Fred Papert, Adman and 'New York Hero,' Dies at 89

After Successful Advertising Career, Partner at Papert Koenig Lois Worked as a New York Preservationist

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Fred Papert at the Jaqueline Kennedy Onassis Grand Central Entry Dedication
Fred Papert at the Jaqueline Kennedy Onassis Grand Central Entry Dedication Credit: Marc A. Hermann / MTA New York City Transit

Fred Papert, a partner at ad agency Papert Koenig Lois, died of a pulmonary embolism on May 20. He was 89.

Mr. Papert recruited George Lois and Julian Koenig from Doyle Dane Bernbach to create Papert Koenig Lois in 1960. Papert Koenig Lois was the second U.S. agency to go public, selling 100,000 shares of class A common stock in 1962.

"He was charming," George Lois, 85, founder of New York-based shop Lois Transmedia, said of his friend. "He understood great work and he knew how to help sell it."

Mr. Papert created campaigns during the Mad Men era, but he and Mr. Lois would deny any resemblance of their experiences to the show. "We stood up to our clients when we had to," Mr. Papert said in an interview with The New York Landmarks Conservancy. "We did what we had to do. How unlike what you see on 'Mad Men.'"

Papert Koenig Lois was a top American agency that reached billings of $40 million in 1967. The firm is known for clever campaigns, such as one for Xerox Corp. featuring a copier-operating chimpanzee. Other clients included Procter & Gamble Co., Pharmacraft Laboratories and Clark Oil & Refinding Corp. The agency also had a hand in work for Jacob Javits for his 1962 U.S. Senate race and Robert Kennedy's 1964 Senate campaign.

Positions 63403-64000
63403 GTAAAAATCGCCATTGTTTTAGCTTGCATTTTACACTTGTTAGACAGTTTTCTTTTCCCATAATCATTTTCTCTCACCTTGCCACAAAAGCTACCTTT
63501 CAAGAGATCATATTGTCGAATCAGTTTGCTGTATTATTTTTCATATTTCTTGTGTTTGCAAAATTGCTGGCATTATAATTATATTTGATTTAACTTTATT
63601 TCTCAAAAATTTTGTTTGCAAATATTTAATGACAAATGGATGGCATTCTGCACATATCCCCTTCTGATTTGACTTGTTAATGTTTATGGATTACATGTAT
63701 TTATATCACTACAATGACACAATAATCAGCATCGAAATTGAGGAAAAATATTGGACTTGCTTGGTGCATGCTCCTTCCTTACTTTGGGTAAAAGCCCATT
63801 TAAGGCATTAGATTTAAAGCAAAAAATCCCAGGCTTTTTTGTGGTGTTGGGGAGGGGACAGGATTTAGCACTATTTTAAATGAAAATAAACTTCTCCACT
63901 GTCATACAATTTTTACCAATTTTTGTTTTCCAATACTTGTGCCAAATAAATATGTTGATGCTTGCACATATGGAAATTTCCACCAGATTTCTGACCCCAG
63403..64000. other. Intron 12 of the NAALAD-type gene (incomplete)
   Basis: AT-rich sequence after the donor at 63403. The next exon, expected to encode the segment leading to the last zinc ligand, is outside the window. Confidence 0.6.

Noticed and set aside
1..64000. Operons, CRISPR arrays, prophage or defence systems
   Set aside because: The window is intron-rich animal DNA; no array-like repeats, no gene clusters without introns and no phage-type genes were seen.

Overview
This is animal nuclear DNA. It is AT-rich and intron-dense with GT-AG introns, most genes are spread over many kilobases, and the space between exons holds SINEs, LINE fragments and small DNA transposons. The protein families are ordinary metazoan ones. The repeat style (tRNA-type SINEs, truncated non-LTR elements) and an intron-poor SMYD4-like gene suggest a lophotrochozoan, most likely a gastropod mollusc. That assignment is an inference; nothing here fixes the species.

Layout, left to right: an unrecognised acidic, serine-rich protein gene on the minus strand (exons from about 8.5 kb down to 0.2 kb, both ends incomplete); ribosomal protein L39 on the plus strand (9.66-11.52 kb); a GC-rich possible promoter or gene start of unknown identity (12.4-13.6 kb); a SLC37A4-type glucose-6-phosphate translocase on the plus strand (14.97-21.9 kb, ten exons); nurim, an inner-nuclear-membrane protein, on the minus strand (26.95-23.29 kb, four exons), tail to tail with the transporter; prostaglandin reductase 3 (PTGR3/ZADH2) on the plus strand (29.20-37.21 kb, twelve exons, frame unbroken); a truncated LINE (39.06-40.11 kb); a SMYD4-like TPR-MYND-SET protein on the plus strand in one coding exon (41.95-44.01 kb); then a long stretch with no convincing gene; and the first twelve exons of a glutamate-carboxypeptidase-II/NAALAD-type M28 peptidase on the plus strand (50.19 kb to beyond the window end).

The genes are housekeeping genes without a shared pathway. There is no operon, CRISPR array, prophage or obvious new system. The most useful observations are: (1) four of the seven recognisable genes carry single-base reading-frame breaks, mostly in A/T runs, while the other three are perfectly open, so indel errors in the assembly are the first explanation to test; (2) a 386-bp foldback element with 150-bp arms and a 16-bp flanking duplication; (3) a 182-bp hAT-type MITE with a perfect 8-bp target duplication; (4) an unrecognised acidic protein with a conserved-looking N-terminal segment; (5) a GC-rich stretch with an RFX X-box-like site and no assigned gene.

The agency closed in 1969, a few years after Mr. Lois and Mr. Koenig left. Mr. Papert then left advertising to pursue preservation. In 1976, he created the 42nd Street Development Corporation and helped transform Times Square from a row of porn shops and massage parlors into an off-off Broadway theater row. He also saved Grand Central Terminal from demolition in the mid-1970s by garnering the support of Jacqueline Kennedy Onassis, Senator Daniel Patrick Moynihan and writer Brendan Gill.

"He worked tirelessly for New York," Mr. Lois said. "You could call him a New York hero."

Mr. Papert is survived by his daughters Lisha Papert Lecari and Emily Papert Williams and a granddaughter. Diane Keedwell, his wife of 53 years, died in 2006.

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CORRECTION: An earlier version of this story credited Papert Koenig Lois with a Maypo campaign featuring Mickey Mantle. That campaign was created by Lois Holland Callaway.

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